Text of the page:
职位/职称: 教 授
报告题目： Composition formulas of alloys based on cluster-plus-glue-atom model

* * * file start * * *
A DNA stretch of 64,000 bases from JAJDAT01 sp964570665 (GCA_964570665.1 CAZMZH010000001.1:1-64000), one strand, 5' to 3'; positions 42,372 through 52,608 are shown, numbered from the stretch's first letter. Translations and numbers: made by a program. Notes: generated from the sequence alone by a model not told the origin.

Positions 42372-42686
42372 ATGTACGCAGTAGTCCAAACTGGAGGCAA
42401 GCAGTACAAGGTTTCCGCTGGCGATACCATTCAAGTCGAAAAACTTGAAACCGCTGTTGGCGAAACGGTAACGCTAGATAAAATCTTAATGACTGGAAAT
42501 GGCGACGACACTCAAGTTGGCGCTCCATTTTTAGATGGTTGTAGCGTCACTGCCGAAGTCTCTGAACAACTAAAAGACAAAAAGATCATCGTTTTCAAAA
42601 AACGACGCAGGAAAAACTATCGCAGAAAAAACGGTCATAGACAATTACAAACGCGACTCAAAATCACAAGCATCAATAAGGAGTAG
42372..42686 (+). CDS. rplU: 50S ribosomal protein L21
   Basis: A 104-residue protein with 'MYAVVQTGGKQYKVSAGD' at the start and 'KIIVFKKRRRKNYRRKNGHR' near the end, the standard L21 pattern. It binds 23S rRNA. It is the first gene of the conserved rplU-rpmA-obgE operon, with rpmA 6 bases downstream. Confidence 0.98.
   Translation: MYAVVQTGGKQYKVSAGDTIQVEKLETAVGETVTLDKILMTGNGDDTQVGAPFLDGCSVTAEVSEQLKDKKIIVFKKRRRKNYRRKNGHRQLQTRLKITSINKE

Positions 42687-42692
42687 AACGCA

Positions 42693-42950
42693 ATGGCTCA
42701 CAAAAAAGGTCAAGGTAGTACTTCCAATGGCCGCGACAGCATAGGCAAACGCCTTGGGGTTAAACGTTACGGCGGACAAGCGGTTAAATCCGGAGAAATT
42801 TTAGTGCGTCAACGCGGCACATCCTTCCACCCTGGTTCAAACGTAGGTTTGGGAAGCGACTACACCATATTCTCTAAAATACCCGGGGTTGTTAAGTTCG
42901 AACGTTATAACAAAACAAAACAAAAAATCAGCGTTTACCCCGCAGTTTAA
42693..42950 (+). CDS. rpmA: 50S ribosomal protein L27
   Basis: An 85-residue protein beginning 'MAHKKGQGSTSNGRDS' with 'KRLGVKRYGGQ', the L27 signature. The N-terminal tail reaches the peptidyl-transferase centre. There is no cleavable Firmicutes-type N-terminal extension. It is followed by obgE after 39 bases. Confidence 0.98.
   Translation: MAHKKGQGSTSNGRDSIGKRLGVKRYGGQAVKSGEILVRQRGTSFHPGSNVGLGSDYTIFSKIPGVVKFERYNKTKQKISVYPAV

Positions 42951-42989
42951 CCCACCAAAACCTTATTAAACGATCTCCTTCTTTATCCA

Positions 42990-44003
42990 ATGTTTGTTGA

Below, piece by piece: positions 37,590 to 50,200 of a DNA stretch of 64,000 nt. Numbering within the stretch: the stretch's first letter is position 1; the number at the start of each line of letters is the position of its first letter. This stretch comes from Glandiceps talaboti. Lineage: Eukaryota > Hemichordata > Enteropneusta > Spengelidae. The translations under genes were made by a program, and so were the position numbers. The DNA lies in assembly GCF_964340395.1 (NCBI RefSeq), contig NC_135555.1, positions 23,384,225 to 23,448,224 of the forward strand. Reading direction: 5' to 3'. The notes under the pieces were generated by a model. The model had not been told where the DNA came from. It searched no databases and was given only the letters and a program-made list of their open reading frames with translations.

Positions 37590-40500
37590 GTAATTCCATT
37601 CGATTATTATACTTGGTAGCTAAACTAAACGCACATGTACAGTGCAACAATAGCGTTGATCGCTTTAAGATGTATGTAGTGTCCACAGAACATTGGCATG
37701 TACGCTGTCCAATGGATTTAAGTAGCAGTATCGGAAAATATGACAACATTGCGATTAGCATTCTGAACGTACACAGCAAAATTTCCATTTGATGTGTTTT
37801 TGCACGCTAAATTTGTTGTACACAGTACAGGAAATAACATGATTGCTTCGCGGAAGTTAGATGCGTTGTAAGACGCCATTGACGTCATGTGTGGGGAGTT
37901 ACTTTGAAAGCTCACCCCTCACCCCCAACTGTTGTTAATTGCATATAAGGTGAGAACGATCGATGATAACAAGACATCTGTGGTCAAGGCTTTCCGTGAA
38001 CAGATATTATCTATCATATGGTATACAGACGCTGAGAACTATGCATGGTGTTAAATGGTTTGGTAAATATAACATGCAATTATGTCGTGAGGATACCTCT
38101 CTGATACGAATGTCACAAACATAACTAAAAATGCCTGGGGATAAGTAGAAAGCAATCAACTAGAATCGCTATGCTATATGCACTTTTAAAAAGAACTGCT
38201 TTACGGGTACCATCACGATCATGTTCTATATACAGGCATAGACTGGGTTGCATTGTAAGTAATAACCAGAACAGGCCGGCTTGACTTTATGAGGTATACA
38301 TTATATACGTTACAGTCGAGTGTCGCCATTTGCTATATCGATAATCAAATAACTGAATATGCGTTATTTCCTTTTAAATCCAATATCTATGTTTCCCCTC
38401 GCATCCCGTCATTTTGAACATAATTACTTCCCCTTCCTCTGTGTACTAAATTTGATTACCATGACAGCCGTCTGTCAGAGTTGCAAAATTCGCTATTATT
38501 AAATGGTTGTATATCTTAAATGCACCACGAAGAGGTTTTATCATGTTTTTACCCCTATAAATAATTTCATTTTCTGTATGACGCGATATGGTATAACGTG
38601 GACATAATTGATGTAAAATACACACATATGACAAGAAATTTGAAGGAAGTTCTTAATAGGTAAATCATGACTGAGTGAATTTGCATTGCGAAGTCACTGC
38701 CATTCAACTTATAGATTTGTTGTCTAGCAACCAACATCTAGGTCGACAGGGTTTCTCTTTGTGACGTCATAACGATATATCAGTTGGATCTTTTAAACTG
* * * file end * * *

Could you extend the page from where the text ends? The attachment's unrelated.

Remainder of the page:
Industrial alloys all have specific chemical compositions. They are all based on solid solutions characterized by chemical short-range ordering. However, the lack of an accurate structural tool to address the characteristic short-range-order structures constitutes the major obstacle to composition design. Since alloys with good comprehensive performance do have specific chemical compositions, their compositions should correspond to molecule-like specific structural units. After a long effort of more than a decade, we have developed a new structural tool, so-called the cluster-plus-glue-atom model, to describe any short-range-ordered structures. In particular, solid solutions can be understood as being constructed from the packing of special chemical units covering only the nearest-neighbor cluster and a few glue atoms located at the next outer shell, expressed in molecule-like cluster formula [cluster](glue atoms). Such units are representative of the whole structures, just like molecules do for chemical substances. After introducing Friedel oscillation, the cluster-plus-glue-atom model is turned into the cluster-resonance model that provides also the inter-cluster packing modes. Ideal atomic density is hence obtained which is only proportional to the number of atoms in the unit and the cube of the cluster radius. The calculation of chemical unit is then possible and is conducted in typical binary Cu-based industrial alloys. The calculated formulas give chemical composition that highly agree with the most popular alloy specifications, as exemplified by [Zn-Cu12]Zn4 that interprets the most widely used a-brass Cu-30Zn. This approach is also extended to high entropy alloys, which is regarded as multi-solvent solid solutions. Our work reveals the composition origin of industrial alloys and demonstrates its high potential for developing chemically complex alloys.